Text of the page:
And I understand that most people make choices for ultimately irrational reasons — and by “irrational” I do not mean “insane” but “emotional”.

“I do not like thee, Doctor Fell
The reason why I cannot tell
But this I know and know full well
I do not like thee, Doctor Fell.”

So, as much as I might disagree with their reasons, I can understand a person deciding to vote for Donald Trump.

No, my peeve is with those so-called minsters of God who proclaim Trump is God’s anointed.[1]

There is a precise theological term for this sort of thing and it’s called bullshit.

I was all prepared to call out specific offenders by name, but the sad truth is that there’s just too damned many of them. Unlike Albert Mohler and Russell Moore of the Southern Baptist Convention — two men with whom I typically can find precious little to agree with — who said they couldn’t endorse Trump without losing all claim to moral credibility, much less proclaim him God’s chosen candidate, we have numerous prominent fundamentalist and evangelical media hogs[2] spokespersons trotting out their hoary[3] rationales why voting for a twice-divorced three time philanderer with a history of compulsive lying[4] and a string of billion dollar bankruptcies in which he cheated business partners, employees, contractors, investors, and clients[5] is not merely a justifiable act but rather a mitzvah, a righteous deed, and one ordained by God.

The political aspect of this is not my topic for discussion, at least not in this post. I cannot imagine the set of circumstances that would convince the average voter that Donald Trump would make a superior president than Jill Stein, much less Gary Johnson or Hillary Clinton.

Rather, it’s the God damned naked greed and avarice and lust for power of the so-called “religious right” that rouses my ire.

And I use the term “God damned”
in its correct theological context.

What these bozologists have done is to wipe their asses with the Bible.

If you’re a Christian, I want you to take all the time you need to let that image settle in deep within your psyche. Imagine your favorite old family Bible, the one with the scuffed leather cover that’s been handed down from generation to generation.

Imagine this fat pink[6] perfumed crew of choir boys[7] slowly and gleefully ripping those thin-thin-thin pages out of that Bible and cramming them between their fat cheeks to wipe the filth off their bottoms.

Got that image in your skull? Good.

I want it there, and I want it associated with them, because I want you to understand that they have just led millions of people away from Christ, away from the Good News.

I don’t care how many Bible verses they cite, I don’t care how many theological exegesis they execute, I don’t care how many hours in prayer they have spent on the matter.

They have demonstrated to the world that they are no different from the other greedy power mad rat finks out there, and are in fact more contemptible than most because they are such blatant hypocrites.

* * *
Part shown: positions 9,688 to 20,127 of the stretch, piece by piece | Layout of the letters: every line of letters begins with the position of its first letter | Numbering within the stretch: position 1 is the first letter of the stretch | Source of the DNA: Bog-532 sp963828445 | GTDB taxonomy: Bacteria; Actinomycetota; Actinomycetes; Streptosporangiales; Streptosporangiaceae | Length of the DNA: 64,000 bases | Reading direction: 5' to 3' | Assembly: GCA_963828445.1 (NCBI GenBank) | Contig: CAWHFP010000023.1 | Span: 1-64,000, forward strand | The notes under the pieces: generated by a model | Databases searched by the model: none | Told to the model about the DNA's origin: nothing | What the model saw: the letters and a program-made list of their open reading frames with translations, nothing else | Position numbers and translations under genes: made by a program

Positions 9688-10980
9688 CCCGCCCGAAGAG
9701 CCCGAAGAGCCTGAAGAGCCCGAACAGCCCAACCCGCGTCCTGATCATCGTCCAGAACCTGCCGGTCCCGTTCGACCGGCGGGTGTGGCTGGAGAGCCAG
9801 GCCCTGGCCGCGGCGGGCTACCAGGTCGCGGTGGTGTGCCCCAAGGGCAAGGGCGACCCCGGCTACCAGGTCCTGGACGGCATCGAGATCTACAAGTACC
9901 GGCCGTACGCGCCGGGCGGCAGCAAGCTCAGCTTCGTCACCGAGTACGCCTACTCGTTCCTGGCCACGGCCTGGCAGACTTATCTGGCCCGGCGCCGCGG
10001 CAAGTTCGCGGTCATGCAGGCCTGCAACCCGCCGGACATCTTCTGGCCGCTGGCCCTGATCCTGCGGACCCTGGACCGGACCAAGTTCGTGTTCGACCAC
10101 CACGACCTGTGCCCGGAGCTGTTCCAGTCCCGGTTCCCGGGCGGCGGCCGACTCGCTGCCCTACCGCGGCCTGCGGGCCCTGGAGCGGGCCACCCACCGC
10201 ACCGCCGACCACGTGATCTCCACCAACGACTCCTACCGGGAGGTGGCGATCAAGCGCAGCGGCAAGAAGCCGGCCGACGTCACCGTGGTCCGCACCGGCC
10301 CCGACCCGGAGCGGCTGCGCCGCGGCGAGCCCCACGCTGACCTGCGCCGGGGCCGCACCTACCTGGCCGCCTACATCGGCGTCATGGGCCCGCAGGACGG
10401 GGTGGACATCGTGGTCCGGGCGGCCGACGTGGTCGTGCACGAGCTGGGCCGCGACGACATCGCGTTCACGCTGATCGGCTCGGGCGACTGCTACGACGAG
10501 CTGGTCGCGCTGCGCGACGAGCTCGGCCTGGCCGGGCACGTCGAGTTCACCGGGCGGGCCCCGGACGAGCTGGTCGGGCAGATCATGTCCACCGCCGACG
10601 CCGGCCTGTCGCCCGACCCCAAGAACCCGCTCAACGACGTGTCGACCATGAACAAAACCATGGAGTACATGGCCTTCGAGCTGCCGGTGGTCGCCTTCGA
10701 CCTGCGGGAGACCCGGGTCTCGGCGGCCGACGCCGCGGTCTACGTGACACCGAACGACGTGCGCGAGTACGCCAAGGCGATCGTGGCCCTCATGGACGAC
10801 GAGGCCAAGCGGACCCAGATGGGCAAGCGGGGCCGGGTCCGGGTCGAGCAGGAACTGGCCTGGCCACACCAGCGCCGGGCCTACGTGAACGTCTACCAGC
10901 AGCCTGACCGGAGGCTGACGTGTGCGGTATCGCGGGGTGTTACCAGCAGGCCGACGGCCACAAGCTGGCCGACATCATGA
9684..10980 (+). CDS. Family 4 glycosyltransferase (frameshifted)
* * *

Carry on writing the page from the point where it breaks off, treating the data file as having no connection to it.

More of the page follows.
You might be able to rationalize Trump as being the least bad choice[8] and maintain your integrity: Having a toe amputated is bad, but having a leg amputated is even worse; preferring to have a toe amputated over a leg may be Hobson’s choice, but if one of the two are going to happen, there’s no sin in preferring it to be the least traumatic.

But the people claiming Trump is God’s own anointed are not saying make the choice with the least potential harm; they are saying not only is losing your leg a good thing, it’s a Monumental Good Thing, and if you don’t cheerfully support said amputation, you are sinning against God and man.

Co-religionists, please…

You can sell that bullshit to the bigots and the cowards, to the fanatical and the fearful, but you can’t sell it to anybody with a pair of eyes and a pair of brain cells rubbing together.

They can read.

They can compare the actual teachings of Christ with the bogus crap issued forth from our contemporary Pharisees, and they can recognize the enormous disconnect.

This is not someone saying “hold your nose and vote for the candidate who will do the least harm” but rather a crowd of con artists telling us that the exact opposite of what Christ taught is what God wants us to do.

The unchurched[9] see through that phoniness. There is no way to win them back by convincing them the con artists are really holy saints of God; there is no way to win them back to the old and failing mainstream denominations.

There is a way to unite them in the community of Christian believers, but you can bet the heart transplant money on this: Whatever that way is, it is not going to resemble church the way North Americans have been doing it.

animated nightmare trump

[1] Fair is fair; I’m sure there are some people somewhere who have made similar claims about Clinton (in a country of 320,000,000 there has to be a few). But there aren’t as many and they’re nowhere near as vocal as the blasphemers on the religious right.

[2] I was originally going to type “media whores” but that would have been a gratuitous insult to sex workers worldwide, most of whom hold to a far higher ethical standard.

[3]  Not “whorey” and certainly not “holy”.

[4] A con artist lying in order to steal your money is lying for a rational reason (i.e., profiting off your loss), they will cheerfully tell the truth if it makes them money. A compulsive liar will lie even when the truth will suffice!

[5] And these are just the things that have been proven in courts of law; I’m not even touching the really salacious stuff!

[6] Mostly.

[7] Mostly.

[8] You’d be wrong, but you could rationalize it.